Hematopoietic stem cells (HSCs), responsible for generating blood and immune cells, decline with age. This is one of the reasons why old immune systems suffer from a low rate of replacement of cells. For some years now, researchers have demonstrated that blocking Cdc42 reverses much of this decline, indicating that stem cell inactivity in the old is as much a matter of response to the aged, dysfunction tissue environment as it is a matter of intrinsic damage, at least in this population. Here, researchers review what is presently known on this topic.
Skin, intestine and blood are composed of short-lived cells that require continuous replenishment by somatic stem cells to maintain tissue homeostasis. Current theory is therefore that especially aging of stem cells that form these tissues will greatly contribute to the decline in tissue function with aging. Identifying mechanisms of stem cell aging and conditions under which aged stem cells become functionally similar to young stem cells might be important first steps towards devising treatments of aging-associated imbalance in tissue homeostasis and tissue regeneration with the ultimate goal of allowing for healthy aging.
Cdc42 belongs to the Rho GTPase family of the Ras superfamily, acting as a binary molecular switch that cycles between a GTP-bound active state and GDP-bound inactive state in response to a variety of extracellular stimuli. A key function of Cdc42 is regulation of elements that structure cells like the actin cytoskeleton or part of the microtubule network, which is believed to be a central mechanism for Cdc42-mediated cell polarization, adhesion and migration. Another important function of Cdc42 is to regulate cell growth signaling. It is becoming clear that the function and signaling pathways regulated by Cdc42 are tissue and cell type-specific, and the general principles of Cdc42 function defined by in vitro methods or from one tissue cell type may or may not apply to another cell type in in vivo situations. This also means that observations for example from fibroblasts (from which most of the information stems) might be informative for designing targeted experiments, but ultimately, in which pathway and function Cdc42 may operate in aged HSCs needs to be stringently dissected in HSCs and can not just be inferred from data obtained in other types of cells or systems.
Cell polarity is well characterized in epithelial cells and neuronal stem cells, but was only recently described to also exist in HSCs. Studies support a critical role of polarity in stem cell maintenance. What might be the role of polarity in stem cells? Polarity can be associated with specialized and compartmentalized functions in HSCs, with migration or with division. A defining feature of stem cells is their ability to maintain a balanced number of stem cells (self-renewal), while at the same time being able to generate specialized progeny (differentiation). Both processes depend on the ability of stem cells to undergo either symmetric or asymmetric divisions, which involve cell polarity.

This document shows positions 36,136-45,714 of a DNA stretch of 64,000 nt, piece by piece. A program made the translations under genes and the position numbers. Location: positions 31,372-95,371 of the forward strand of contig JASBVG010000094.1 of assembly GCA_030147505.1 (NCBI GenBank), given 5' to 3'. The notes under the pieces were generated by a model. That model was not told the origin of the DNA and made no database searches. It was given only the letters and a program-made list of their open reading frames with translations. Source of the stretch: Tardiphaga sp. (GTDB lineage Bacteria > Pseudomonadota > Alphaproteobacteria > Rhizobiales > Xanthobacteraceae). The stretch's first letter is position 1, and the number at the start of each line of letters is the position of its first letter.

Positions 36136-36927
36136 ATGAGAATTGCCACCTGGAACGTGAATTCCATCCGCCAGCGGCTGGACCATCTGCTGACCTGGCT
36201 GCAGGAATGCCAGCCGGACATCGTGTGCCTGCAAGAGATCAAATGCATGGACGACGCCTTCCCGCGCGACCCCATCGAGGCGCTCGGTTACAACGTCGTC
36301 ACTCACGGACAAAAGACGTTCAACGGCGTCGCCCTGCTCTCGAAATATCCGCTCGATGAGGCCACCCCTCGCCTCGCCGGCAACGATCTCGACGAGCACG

Supporting a determining role for polarity in stem cell aging is a recent study showing that a loss of proper polarity in aged Drosophila germ-line stem cells correlates with their reduced function. To date, the role of HSC polarity with respect to the mode of HSC division and cell fate potential of daughter cells has not been experimentally tested. Given the established role of Cdc42 in mediating morphologic polarity in many cell types and in regulating HSC differentiation, it has been somewhat logical to postulate that Cdc42 plays a role in coordinating polarity in HSCs.
Genome-wide association studies of longevity in humans linked elevated expression of Cdc42 in hematopoietic cells to increased morbidity and aging. The holy grail of aging research is the question of rejuvenation. Are molecular mechanisms of aging reversible? If elevated Cdc42 activity is causally linked to stem cell aging and apolarity, then reversion of the level to the level found in young HSCs might result in "younger" HSCs. Aged HSCs, in which Cdc42 activity level was, via pharmacological inhibition, reduced to the level found in young mice, presented functionally and upon transplantation almost identically to young HCS. This suggests that Cdc42 activity might represent a novel target to rejuvenate aged HSCs via altering stem cell polarity.